It’s rarely a good sign when the messenger becomes the story. And that is exactly what has happened to Press Secretary Robert Gibbs in the last week or so. Rumors have been swirling for a while now at the brewing resentment towards Gibbs in the White House press corps. and apparently things were serious enough (not to mention somewhat aggravated by last week’s long WaPo feature on Gibbs) to merit a sit-down this weekend between the Press Corps and Gibbs in order to clear the air. Ed Chen, a White House correspondent for Bloomberg News who is president of the White House Correspondents’ Association told Politico’s Mike Allen that in his “10-plus years at the White House, rarely have I sensed such a level of anger, which is wide and deep, among members over White House practices and attitude toward the press.”
Gibbs followed up this tete-a-tete with a (taped) appearance on Reliable Sources this morning where after a few quick nods to the SCOTUS selection process Howie Kurtz quickly turned the talk to Fox News and the cable news cycle in general. This exchange in particular was rather humorous since I am always interested in how people can dislike strongly something they never watch.
KURTZ: How much cable news does the president watch?
GIBBS: Very little, and…
KURTZ: How does he know how bad it is?
GIBBS: … that makes — well, he watches — you don’t have to watch much of it to watch — to watch the — the world wide wrestling impact of how issues are bantered around.
Some impressive backpedaling there. Meanwhile, is the White House softening in its approach to the ‘wrestling’ that goes on on Fox News? Gibbs’ remarks regarding the news network are bordered on genteel compared to some of the criticism we’ve heard from the administration in the past (and from others outside it today).
KURTZ: Let me ask you about Fox. The — the White House campaign against Fox News. Did that end when Fox’s Bret Baier was invited into the Oval Office who a lot of people have called, “The interrupt-athon interview?”
GIBBS: Well, I’ll let Fox determine whether or not they got out of that interview what they wanted to get out of it based on the fact that — I mean, I think the uniqueness of having an interview with the president is getting a chance to sit as close as we are and getting that insight.
I mean, he could – this is the last interview the president did before something as historic as healthcare passed. I don’t think historians will look back on that interview and think, “Boy we really got a sense of what the president was thinking right before such a historic achievement”…
GIBBS: Howard, I’ll say this. That — that we are, as you said, we — we live in a town in which you have to play the game. And — and we’re happy to put guests on. We’re happy to do interviews. Obviously I take questions from their correspondent each and every day in the briefing. I — I don’t think many people have to watch Fox to understand the — the political slant that they have.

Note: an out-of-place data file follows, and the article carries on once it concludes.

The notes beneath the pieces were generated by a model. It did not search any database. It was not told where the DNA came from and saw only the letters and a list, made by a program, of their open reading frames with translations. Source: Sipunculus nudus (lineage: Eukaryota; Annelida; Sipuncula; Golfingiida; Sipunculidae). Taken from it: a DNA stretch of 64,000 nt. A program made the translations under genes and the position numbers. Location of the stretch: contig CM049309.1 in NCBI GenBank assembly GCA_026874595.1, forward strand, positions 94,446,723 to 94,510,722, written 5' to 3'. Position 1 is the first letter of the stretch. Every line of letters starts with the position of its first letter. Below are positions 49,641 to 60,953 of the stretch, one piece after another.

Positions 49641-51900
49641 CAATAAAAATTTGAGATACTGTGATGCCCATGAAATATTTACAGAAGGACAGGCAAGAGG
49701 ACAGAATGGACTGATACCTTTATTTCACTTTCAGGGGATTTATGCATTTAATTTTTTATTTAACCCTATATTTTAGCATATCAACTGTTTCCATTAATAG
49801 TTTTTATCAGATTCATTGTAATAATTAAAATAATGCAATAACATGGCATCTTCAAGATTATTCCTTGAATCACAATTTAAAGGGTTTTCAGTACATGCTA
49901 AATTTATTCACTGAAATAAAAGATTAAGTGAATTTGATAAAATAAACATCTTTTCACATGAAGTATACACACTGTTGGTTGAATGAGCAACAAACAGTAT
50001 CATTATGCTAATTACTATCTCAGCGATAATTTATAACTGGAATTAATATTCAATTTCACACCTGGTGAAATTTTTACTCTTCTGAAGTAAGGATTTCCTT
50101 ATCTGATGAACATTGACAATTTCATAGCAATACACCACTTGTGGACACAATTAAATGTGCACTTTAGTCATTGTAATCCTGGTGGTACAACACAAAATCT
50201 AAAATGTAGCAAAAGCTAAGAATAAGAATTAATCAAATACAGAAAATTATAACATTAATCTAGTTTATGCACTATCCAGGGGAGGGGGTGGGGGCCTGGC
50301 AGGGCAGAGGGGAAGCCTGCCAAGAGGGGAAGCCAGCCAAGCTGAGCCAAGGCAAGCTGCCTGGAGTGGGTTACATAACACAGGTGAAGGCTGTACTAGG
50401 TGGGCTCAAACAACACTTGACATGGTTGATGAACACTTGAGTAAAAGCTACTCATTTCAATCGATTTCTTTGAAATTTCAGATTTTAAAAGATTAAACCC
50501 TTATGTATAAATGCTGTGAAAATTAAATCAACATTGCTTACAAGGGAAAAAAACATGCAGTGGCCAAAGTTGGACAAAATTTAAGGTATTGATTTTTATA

KURTZ: You mean the news coverage as well as the opinion shows?
GIBBS: Here’s a good example. The president signed the START treaty last week. And there was a lot of debate about whether us reducing our nuclear warheads was making this country less safe. And then the anchor disappeared. And for several seconds there was a 1960s video footage of a nuclear test and a mushroom cloud. Now what you didn’t see was — you — you didn’t see in any of that where the last time we are familiar with seeing pictures of START treaties being signed, are that of Ronald Reagan. Or when the president makes a pledge to end nuclear weapons on our planet. Now what you didn’t see was — you — you didn’t see in any of that where the last time we are familiar with seeing pictures of START treaties being signed, are that of Ronald Reagan. Or when the president makes a pledge to end nuclear weapons on our planet.
[…]Well, again, their [Fox News] stature is largely elevated by the people that listen. Again I — I think it’s one of those things where if you’re not — you know, you have in all — I think in a lot of different phases of the media people can make statements that aren’t checked, right? The media in some cases covers the food fight, but doesn’t necessarily check who started it and whether they started it for a reason that was legitimate or not.
Short version: Cable news segments are too short, Fox News coverage has a political slant, the cablers turn everything into a shout fest. Nothing new, or all that terrible here! To that point, it’s probably worth noting that the White House and Fox have been on comparatively good terms for a while now, the Baier interview being more of a recognition of that than a starting point. Actually, perhaps the most interesting part of the segment was what Kurtz didn’t ask Gibbs, namely, how does he feel about all the recent criticism of him from inside the press corps ranks. Video of the segment below.
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